| 4:57 am on Jul 30, 2012 (gmt 0)|
you can use mod_rewrite to internally rewrite all the external requests for .asp(x) urls to the .html filenames used internally.
therefore you don't have to change urls.
just make sure you also externally redirect any .html url requests to their .asp(x) counterparts.
actually you could keep the filenames the same and configure apache to send .asp(x) files as text/html using the mod_mime module AddType Directive:
Addtype text/html .asp .aspx
this thread might be useful - ASP file names:
there are a couple of options to run ASP emulation under apache but i have no experience with this.
| 7:26 am on Jul 30, 2012 (gmt 0)|
|change all the asp to html |
Explain what you mean by that. Do the files contain pure HTML code or are they ASP scripts with ASP code too?
You should keep the same URLs and then use mod_rewrite to rewrite requests for those URLs to whatever the new internal filename is called. The user need never see what the new files are called.
| 11:36 am on Jul 30, 2012 (gmt 0)|
will look into this further - ripping the site using winhttrack allows me to run it fine locally - I'll have to look deeper to see if there are asp scripts too. this is awesome.
| 11:42 am on Jul 30, 2012 (gmt 0)|
You could always just try a test to see if it works.
as g1smd says, that'll help prove if there's code in there. it'll save trawling through it and you could test it in a snap.
| 11:59 am on Jul 30, 2012 (gmt 0)|
if you're ripping the site, you only have the HTML served and not the ASP code that was used to generate the document.
| 12:14 pm on Jul 30, 2012 (gmt 0)|
Yup, that's what I thought.
Compliments to one more great free tool.
| 1:10 pm on Jul 30, 2012 (gmt 0)|
oh, and I wouldn't use that tool to rip a site for actual use.
| 1:18 pm on Jul 30, 2012 (gmt 0)|
I am sure the asp user is delighted with
you ripping his/her site
And all the willing advisers
Perhas it even theirs
Off to block the few crawlers I've been permitting , thanks
| 1:43 pm on Jul 30, 2012 (gmt 0)|
Right now, just testing.
The client is looking for answers, I'm just doing analysis at this time.
The asp user probably wants to quit asp (and the site and client) and move on to something else.
Given the quality of the site, I think any real experts left the building long ago.
I simply don't like making recommendations without knowing if some easy next steps will or won't work.
I appreciate the dialog and learn something new every time.
Seems like WebmasterWorld never takes a vacation!
I find I can count on WebmasterWorld sometimes more than clients, contractors, partners.
| 1:48 pm on Jul 30, 2012 (gmt 0)|
Wasn't it asp for a reason? As in, all the asp scripting on each page that wouldn't work if you changed the file type.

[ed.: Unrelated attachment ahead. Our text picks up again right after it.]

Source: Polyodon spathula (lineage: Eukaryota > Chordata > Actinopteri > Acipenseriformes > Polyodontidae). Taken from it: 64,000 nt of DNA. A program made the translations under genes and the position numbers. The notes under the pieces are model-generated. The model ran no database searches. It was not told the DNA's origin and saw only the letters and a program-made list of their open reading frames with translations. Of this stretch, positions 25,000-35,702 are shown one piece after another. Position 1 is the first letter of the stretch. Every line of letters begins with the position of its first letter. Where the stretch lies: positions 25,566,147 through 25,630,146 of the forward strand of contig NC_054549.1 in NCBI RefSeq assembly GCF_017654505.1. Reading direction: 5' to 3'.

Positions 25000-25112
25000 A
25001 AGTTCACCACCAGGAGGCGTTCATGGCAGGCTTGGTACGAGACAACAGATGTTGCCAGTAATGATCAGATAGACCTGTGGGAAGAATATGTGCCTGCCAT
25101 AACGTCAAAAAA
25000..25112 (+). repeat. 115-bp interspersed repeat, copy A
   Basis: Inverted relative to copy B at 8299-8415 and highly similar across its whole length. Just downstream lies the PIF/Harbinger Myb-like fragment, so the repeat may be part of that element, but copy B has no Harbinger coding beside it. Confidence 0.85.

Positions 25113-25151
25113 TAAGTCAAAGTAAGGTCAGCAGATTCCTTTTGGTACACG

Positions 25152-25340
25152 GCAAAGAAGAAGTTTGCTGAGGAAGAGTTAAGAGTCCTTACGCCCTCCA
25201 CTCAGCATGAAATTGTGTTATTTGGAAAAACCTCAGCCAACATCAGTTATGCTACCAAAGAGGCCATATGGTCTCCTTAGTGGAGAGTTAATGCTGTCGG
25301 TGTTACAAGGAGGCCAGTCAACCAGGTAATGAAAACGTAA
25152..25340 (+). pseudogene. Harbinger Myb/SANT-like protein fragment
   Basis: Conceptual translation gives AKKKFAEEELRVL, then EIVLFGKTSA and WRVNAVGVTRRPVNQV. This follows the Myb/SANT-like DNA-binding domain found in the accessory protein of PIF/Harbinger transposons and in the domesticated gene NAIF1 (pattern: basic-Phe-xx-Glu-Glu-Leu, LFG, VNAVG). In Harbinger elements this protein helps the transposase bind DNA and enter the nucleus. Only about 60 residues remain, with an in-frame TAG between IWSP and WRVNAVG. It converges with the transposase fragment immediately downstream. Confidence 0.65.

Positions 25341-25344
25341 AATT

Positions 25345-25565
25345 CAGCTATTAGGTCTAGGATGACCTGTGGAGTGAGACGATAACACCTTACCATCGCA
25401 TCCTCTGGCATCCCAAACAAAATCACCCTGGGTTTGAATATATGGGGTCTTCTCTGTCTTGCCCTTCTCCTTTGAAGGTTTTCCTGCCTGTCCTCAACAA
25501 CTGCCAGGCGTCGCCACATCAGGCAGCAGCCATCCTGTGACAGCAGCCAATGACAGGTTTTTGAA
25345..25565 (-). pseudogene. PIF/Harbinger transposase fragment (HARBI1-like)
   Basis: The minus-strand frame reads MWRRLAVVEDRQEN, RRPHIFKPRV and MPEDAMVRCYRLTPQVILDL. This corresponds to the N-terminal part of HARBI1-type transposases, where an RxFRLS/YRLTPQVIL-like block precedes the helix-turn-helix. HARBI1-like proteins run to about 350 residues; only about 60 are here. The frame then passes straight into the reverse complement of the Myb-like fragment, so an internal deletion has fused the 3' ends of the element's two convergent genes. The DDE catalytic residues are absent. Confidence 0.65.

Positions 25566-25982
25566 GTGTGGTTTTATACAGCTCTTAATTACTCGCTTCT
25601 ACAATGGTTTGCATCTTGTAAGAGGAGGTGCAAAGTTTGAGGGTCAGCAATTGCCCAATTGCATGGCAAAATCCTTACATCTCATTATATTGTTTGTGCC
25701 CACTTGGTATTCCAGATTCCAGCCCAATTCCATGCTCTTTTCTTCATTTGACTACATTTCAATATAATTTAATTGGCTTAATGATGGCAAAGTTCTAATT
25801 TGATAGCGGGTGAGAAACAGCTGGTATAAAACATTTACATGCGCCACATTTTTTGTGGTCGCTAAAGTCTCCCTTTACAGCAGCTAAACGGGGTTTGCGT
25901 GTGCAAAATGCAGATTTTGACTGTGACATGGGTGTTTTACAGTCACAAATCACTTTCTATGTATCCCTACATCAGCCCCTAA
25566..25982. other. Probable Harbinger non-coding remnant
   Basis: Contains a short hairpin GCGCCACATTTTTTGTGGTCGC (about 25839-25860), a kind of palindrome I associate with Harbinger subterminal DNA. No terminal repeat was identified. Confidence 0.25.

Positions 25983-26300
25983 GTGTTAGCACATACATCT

Sounds like you should be converting all the asp to php.
| 2:51 pm on Jul 30, 2012 (gmt 0)|
the critic in me said it was asp because they wanted to learn asp - it may be the only asp site they ever did - so they never really learned it - never upgraded the software, never dealt with security issues - as such this particular "reason" was only to serve the developer, not the client or user.
will know more as I dig deeper with more tools and time.
| 4:05 pm on Jul 30, 2012 (gmt 0)|
It shouldn't take all that much digging to find out whether the asp does stuff in the background, or is simply being used to generate html. (Same goes for php, jsp and so on.) If you save a copy of the static html, does it do everything the real page does?
If it's an elderly site-- your first post makes it sound that way-- it probably does a lot of useless ### that you'd be just as glad to dump. Things like checking whether the user's browser is A (last supported in 2003), B (no longer made at all) or C (renamed in 2007 and therefore not recognized). Or doing things that involve screen size. Or converting input from some long-defunct file encoding to some other long-defunct encoding.
| 4:10 pm on Jul 30, 2012 (gmt 0)|
So I have a "half way" solution that works really well. Note that I have an ASP.NET website, not a ASP website.
ASP and ASP.NET are a horror show, but c# is actually really nice. I am using "NVelocity" with asp.net pages. In my "code behind" pages I override all ASP.NET functionality and render HTML via "NVelocity". Your velocity templates will port to Unix if you want, but you can also retain a lot of the existing VB/C# logic in code by just overriding ASP.NET rendering.
I don't use the model view controller paradigm, I just use the nvelocity templating system. Nvelocity is old technology but it is stable and works well. I think I picked up my copy from the "castle" MVC framework.
I can't tell you how nice it is to have clean HTML that you can hand code and understand. Want multiple form's on a page? No problem. Want to get rid of that viewstate stuff? It's gone... Want to understand how postbacks variables are named, no problem...
Microsoft's WYSIWYG approach to website building is stupid. Binding of data, grid controls, hiding form element names etc, all better suited to low use, low complexity enterprise websites.
| 4:37 pm on Jul 30, 2012 (gmt 0)|
pretty much what I thought
this is an excellent discussion.
- should this thread be promoted to non-foo?